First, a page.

Empower Oversight has obtained copies of five previously sealed court orders between 2017 and 2021 that prohibited Google from notifying Congressional staff that it had turned over their email and text records to the Justice Department. Copies of these newly public orders are attached to the latest in a series of Freedom of Information Act requests regarding the Justice Department’s previously secret efforts to collect information on the communications of attorneys for congressional committees conducting oversight of the Department.
The Justice Department filed nondisclosure orders five separate times, ensuring that the communications provider could not notify the staff from both sides of the aisle whose communications records were targeted, congressional leadership, or anyone else of the existence the subpoena or the court order.
Given the narrow circumstances that allow this under law, Empower Oversight has requested copies of the applications for these nondisclosure orders to see what factual representations the Justice Department made to the court to justify the need for secrecy. The circumstances raise serious questions of whether the claims made by Justice Department to the court were true and whether those claims actually support the orders.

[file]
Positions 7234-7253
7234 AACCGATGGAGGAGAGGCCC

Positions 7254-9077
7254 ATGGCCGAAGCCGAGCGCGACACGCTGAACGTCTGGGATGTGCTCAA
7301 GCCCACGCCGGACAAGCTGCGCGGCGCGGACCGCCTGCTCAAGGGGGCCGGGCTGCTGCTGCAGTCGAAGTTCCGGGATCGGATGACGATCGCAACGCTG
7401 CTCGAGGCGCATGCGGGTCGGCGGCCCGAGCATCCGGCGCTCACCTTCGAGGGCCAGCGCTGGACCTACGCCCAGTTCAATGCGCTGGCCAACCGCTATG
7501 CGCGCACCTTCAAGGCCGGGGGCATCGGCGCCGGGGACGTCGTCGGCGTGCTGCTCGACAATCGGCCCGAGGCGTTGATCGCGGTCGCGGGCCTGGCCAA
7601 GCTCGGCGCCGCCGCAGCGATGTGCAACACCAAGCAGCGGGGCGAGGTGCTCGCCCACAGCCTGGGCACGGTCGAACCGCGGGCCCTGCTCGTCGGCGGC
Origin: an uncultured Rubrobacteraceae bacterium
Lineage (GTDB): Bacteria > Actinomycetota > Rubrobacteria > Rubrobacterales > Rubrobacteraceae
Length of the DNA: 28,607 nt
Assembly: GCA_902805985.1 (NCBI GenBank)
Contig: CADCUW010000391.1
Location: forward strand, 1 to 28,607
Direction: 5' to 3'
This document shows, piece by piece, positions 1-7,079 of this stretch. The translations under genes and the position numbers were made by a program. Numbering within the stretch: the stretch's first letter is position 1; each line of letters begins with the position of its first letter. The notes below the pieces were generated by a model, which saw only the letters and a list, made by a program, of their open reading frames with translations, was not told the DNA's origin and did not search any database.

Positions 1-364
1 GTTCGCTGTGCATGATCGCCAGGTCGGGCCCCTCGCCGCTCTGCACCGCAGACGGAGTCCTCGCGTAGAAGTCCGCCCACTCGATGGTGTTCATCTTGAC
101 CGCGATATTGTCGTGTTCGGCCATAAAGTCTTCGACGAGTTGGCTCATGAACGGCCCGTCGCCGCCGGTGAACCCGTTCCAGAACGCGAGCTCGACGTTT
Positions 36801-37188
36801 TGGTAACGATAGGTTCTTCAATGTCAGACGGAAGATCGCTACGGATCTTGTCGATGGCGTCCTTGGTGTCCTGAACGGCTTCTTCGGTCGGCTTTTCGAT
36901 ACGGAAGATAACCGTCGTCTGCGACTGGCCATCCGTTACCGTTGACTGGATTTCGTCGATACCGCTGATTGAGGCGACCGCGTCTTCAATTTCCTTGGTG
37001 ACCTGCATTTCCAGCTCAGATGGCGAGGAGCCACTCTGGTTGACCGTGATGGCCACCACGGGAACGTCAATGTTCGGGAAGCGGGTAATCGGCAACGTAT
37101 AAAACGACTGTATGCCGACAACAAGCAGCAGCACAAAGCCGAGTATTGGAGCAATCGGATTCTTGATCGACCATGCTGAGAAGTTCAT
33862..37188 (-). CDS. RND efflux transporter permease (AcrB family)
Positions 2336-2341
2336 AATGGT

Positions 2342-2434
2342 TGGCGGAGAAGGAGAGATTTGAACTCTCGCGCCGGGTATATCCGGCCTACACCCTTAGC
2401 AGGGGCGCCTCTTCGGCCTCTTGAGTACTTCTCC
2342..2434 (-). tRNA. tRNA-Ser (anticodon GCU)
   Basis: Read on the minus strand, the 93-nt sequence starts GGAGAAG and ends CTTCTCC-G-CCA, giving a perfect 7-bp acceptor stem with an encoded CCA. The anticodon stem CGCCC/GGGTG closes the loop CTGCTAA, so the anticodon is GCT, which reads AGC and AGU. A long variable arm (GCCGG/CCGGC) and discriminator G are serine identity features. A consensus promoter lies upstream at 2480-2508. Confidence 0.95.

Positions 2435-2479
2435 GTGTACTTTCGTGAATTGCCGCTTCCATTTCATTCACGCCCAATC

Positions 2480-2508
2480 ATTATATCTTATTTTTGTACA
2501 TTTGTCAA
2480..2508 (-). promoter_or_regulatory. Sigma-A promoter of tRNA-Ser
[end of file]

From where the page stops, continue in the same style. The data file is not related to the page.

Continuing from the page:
The orders—which were sought by the Justice Department during both the Trump and Biden administrations—appear to be related to the same investigation that resulted in the prosecution and guilty plea of former Senate Intelligence Committee Security Director James Wolfe in 2018. Yet, the Justice Department requested and received three additional one-year renewals of the nondisclosure order after the Wolfe prosecution. Attorneys for Google provided copies of the nondisclosure orders to Empower Oversight founder, Jason Foster, one of the attorneys for Congress targeted by the 2017 subpoena that the government kept secret for five years.